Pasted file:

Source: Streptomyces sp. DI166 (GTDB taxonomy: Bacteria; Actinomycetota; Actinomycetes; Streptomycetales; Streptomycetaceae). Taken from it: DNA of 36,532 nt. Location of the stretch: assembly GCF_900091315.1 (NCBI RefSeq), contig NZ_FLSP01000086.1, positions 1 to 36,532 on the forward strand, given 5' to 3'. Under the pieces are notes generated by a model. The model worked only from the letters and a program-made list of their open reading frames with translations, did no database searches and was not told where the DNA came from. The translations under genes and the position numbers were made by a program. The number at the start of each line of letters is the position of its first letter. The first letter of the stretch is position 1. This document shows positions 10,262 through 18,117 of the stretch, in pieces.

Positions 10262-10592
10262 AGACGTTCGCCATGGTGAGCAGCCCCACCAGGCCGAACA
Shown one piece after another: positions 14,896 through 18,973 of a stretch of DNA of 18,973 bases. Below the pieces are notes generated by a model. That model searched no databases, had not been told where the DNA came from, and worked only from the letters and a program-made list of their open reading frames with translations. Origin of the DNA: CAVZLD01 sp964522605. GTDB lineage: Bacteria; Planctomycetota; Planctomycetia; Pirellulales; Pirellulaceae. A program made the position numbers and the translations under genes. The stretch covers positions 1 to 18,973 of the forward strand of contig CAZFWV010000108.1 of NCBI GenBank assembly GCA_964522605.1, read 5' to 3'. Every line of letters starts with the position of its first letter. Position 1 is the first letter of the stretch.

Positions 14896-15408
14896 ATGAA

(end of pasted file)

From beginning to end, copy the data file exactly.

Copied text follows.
Source: Streptomyces sp. DI166 (GTDB taxonomy: Bacteria; Actinomycetota; Actinomycetes; Streptomycetales; Streptomycetaceae). Taken from it: DNA of 36,532 nt. Location of the stretch: assembly GCF_900091315.1 (NCBI RefSeq), contig NZ_FLSP01000086.1, positions 1 to 36,532 on the forward strand, given 5' to 3'. Under the pieces are notes generated by a model. The model worked only from the letters and a program-made list of their open reading frames with translations, did no database searches and was not told where the DNA came from. The translations under genes and the position numbers were made by a program. The number at the start of each line of letters is the position of its first letter. The first letter of the stretch is position 1. This document shows positions 10,262 through 18,117 of the stretch, in pieces.

Positions 10262-10592
10262 AGACGTTCGCCATGGTGAGCAGCCCCACCAGGCCGAACA
Shown one piece after another: positions 14,896 through 18,973 of a stretch of DNA of 18,973 bases. Below the pieces are notes generated by a model. That model searched no databases, had not been told where the DNA came from, and worked only from the letters and a program-made list of their open reading frames with translations. Origin of the DNA: CAVZLD01 sp964522605. GTDB lineage: Bacteria; Planctomycetota; Planctomycetia; Pirellulales; Pirellulaceae. A program made the position numbers and the translations under genes. The stretch covers positions 1 to 18,973 of the forward strand of contig CAZFWV010000108.1 of NCBI GenBank assembly GCA_964522605.1, read 5' to 3'. Every line of letters starts with the position of its first letter. Position 1 is the first letter of the stretch.

Positions 14896-15408
14896 ATGAA